Thursday, May 14, 2009
What makes YOU feel important?
Or perhaps, what makes you feel not important?
Last night's temper tantrum was all about "important." Important and crazymakers. I have a pathological need for crazymakers in my life. I find them and keep them close. I was raised by them. My best friend in college was one. I married one. Julia Cameron wrote the artist's way which I've attempted to work through twice and cannot. I did, however, get as far as crazymakers. They are the people who NEED you. NOW. And anytime you turn your energy elsewhere they come running in to demand it NOW.
In college my best friend was not a night person. She was a morning person. She would call at 7 AM to take of business that was bugging her. She was fabulous and keeping her own boundaries set and good at saying "no" (although she'll tell you she wasn't) and she was fabulous at stepping over other people's boundaries and volunteering other people to do things. She offered up my pillow and blankets to an arriving international student (who had arrived without bedding) when I requested them back a month later I upset the student and in turn my friend. (Sorry, I was in college, I didn't have extra bedding.)
In the day of modern conveniences it seems being important means being too busy. The family member who announced she was moving into my house 2 years ago (and did and stayed for 7 or 8 months; displacing my child who two years later will NOT sleep in her own bed because she didn't for all that time so why should she now?) is always too busy to watch my children when I need her to but insists on having them over for a "big date" on her schedule.
The partner who wants to me to call is happy to spill for 10 or 15 minutes about their day but when I try to discuss mine I am ALWAYS told "oh, they are ordering dinner, can I call you back?"
While it does at times get old I understand my children's need to be crazy makers. It is a survival skill honed over years of behavioral evolution. "mommy pay attention to me or I might die" actually makes sense out in the wild somewhere. But what I've really had enough of is all the adults running around who still think they can act like this. And the minute I start carving out time for myself, or having some semblance of a schedule for myself or god forbid want to call and talk about my day need to start demanding from me. I'm taking on my crazy makers and drawing some lines. Either it is a two way street or you find a different street.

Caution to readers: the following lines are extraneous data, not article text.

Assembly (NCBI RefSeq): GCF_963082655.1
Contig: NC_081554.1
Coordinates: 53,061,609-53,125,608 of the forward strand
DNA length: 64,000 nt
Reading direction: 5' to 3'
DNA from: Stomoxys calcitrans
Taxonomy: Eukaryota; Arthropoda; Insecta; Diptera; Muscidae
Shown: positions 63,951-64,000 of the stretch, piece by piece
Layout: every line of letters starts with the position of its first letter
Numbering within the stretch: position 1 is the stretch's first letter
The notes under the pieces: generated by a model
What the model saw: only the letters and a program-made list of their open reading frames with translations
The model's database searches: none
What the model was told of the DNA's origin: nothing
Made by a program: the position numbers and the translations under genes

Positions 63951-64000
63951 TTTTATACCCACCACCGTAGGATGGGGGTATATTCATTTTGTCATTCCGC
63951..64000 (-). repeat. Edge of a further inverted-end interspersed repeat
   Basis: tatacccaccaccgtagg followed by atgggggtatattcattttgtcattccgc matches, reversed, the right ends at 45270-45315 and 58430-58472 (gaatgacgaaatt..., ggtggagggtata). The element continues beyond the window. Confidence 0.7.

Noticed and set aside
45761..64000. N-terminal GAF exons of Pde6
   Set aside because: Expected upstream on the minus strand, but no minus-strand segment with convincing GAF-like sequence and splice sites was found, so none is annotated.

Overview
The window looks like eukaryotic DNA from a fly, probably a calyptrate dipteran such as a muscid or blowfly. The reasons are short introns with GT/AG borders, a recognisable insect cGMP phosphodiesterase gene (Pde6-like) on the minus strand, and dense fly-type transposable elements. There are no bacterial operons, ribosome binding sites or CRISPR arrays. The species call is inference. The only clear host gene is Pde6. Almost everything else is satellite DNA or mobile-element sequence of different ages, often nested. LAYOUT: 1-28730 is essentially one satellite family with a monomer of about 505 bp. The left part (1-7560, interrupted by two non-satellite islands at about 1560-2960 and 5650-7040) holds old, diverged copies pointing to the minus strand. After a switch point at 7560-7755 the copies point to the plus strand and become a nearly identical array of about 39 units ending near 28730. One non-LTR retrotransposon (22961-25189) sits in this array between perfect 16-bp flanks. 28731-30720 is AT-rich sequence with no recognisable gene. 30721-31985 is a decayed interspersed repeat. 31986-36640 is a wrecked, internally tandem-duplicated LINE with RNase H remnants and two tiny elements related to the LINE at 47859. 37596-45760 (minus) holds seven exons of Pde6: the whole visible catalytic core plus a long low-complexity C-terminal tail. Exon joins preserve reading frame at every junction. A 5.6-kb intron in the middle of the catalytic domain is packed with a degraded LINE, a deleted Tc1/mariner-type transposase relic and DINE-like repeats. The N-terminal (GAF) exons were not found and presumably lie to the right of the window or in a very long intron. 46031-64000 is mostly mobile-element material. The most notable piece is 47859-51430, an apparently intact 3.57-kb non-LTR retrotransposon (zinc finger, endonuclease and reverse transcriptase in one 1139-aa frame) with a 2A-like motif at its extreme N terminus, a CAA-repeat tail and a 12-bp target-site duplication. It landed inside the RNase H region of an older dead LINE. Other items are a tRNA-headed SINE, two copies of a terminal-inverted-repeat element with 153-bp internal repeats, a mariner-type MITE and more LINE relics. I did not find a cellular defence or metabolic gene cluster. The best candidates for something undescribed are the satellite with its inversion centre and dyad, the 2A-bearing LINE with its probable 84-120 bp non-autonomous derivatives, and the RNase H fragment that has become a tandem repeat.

And by the way; it WAS an intense day yesterday. Miss D. who runs the preschool room has diabetes. She felt her sugar was low and stepped out to have a cracker and juice and I took over circle time and snack. After about 10 minutes I found our director and sent her looking as I couldn't just leave the class. Miss D. had started to crash, was awake but not lucid and the paramedics were called and it was a little nuts. Helping Mom and I did fabulous. None of the kids really noted anything. After 20 minutes one asked where Miss D. was and I said "she isn't feeling well. She needed to rest but she'll be back soon. Probably the next time you are here." which seemed to satisfy everybody. And we had a pizza party on the playground and one of the children in Bitsy's class was to ride with me over to fetch M-Lyons and one of the mother's was late to pick up and it was a very busy morning. I did kind of want to discuss it. And after asking if he was busy, and listening to blow by blow accounts of what he did today and who he talked to I WAS irritated that "it was time to order, I'll call you back" is what I was told when it was "my turn" to talk. And you know, I'm tired of these people expecting me to be their rocks, and their corners and not giving it back.
And so I did call and chat with my much younger but brilliant sister and admit that I DO need to look in the mirror and see what it is that I'm pissed about REALLY and what I can do to change it. Because the truth is, I cannot change the crazy makers. I can only change how I respond to them.